Wrap the three lower fingers around the receiver, and place the trigger finger inside the trigger guard. Hold your thumb up and along the side of the pistol with enough pressure to steady the pistol and to equalize any pressure from the other side by the palm and forefinger (fig. 3-54). Once a firm grip is obtained, maintaining the same degree of firmness throughout firing is important. A change in your grip will change the location of the shot group on the target. A tight grip tends to cause the bullet to strike low and a loose grip to strike high. Keep your trigger finger away from the receiver.

With a proper grip on the pistol, the muscles of your arm should be firm, but not rigid. Your arm should be straight with your wrist and elbow locked. This will prevent excessive up-and-down movement of the weapon. When the weapon is fired, the recoil will be absorbed through the arm to the shoulder. If you are in the correct position, the pistol will return to approximately the same sight picture after each shot.

Figure 3-55.-Standing position (pistol), two-handed grip.

STANDING POSITION TWO-HANDED GRIP.- In this position (fig. 3-55), you face the target squarely with your feet placed comfortably about shoulder width apart. Keep your legs straight without stiffness and your hips level and slightly forward. Relax the muscles of your diaphragm, and make no effort to hold in your abdomen.

Grasp the pistol in the same manner as if you were firing one-handed. Next, with your free hand extended forward, palm up, place the butt of the weapon into your extended palm. Place the little finger of your shooting hand between the index and middle finger of your other hand. The thumb of your free hand is straight up alongside the pistol grip with the thumb of your shooting hand locked over the top of the other thumb. Bring the last three fingers of your other hand up and over the back of your shooting hand, locking the weapon firmly in both hands (fig. 3-56). Bring the weapon onto the center of the target by shifting your feet.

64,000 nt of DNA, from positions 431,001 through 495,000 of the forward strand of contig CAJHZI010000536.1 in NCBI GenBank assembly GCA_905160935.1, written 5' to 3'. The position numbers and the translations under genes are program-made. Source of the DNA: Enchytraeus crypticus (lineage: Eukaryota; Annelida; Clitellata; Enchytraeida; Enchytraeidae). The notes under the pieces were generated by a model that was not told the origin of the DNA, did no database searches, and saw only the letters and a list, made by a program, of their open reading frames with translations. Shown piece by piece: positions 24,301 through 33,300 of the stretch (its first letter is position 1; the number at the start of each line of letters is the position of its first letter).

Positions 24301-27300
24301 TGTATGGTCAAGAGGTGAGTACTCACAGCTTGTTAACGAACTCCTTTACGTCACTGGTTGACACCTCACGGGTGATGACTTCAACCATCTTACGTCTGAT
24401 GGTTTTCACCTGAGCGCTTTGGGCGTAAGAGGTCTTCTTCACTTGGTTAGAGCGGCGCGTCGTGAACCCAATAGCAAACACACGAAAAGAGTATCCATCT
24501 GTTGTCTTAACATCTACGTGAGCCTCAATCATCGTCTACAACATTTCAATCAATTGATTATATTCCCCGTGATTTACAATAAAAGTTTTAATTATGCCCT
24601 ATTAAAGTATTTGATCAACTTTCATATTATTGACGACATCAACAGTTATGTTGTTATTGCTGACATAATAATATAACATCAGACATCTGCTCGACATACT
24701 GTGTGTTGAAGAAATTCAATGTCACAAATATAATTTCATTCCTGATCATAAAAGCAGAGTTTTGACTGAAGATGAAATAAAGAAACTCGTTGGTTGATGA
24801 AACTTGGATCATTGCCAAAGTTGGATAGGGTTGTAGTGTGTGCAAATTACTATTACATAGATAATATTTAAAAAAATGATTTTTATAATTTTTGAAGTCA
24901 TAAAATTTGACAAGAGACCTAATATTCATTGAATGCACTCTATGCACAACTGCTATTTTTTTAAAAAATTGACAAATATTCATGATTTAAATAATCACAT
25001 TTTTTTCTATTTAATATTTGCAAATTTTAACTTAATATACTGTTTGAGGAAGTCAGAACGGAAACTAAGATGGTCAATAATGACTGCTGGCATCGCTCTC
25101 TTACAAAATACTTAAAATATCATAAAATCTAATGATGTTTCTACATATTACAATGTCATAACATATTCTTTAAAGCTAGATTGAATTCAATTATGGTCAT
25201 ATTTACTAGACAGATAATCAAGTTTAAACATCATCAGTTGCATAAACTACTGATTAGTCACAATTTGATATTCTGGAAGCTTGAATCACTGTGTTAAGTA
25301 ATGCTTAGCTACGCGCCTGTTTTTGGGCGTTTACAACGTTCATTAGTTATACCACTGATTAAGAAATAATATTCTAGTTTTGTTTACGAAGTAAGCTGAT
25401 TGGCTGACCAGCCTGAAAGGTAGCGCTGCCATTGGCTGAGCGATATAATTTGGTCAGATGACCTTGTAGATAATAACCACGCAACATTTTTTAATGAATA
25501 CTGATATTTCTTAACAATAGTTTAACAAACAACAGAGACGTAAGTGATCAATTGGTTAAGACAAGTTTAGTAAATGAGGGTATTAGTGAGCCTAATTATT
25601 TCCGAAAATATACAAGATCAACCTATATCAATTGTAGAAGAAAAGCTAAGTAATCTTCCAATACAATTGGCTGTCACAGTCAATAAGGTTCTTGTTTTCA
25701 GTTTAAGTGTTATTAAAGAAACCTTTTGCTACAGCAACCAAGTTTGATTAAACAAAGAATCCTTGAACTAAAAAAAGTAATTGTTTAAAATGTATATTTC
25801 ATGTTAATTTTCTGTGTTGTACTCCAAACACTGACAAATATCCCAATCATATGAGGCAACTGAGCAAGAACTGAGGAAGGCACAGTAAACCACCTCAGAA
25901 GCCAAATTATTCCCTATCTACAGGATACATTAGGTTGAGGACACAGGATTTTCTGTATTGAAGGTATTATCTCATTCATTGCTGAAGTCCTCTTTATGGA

MISCELLANEOUS.- In both the one-handed and two-handed positions, you position your head so that

Figure 3-56.-Two-handed grip.

you are looking straight out through your shooting eye. Keep your shooting arm fully extended. In the one-handed position, the shoulder of your shooting hand should be slightly raised. Turn your head in order to see the target through the sights. The ease with which your head can be turned is another determining factor in how far you must turn to the right or left. There should be no strain on the neck muscles with your head held upright. The whole position, with the exception of your shooting arm, is one which can be maintained with the least muscular effort. Your body is balanced rather than held in position. The muscles of your shooting arm and shoulder should be tightened somewhat to sustain the weight of the pistol and to maintain a correct grip. Excessive tightening of the muscles of your shooting arm and hand should be avoided. The tension in the muscles of your shooting arm and hand should be maintained after the hammer falls. This will assist in getting off your second shot quicker.

Because of the differences in the body structure of individuals, the standing position will vary slightly. But regardless, your position should be relaxed and comfortable. The pistol should point at the center of the target or you will be tense while firing. If you are tense, there will be excessive muzzle movement.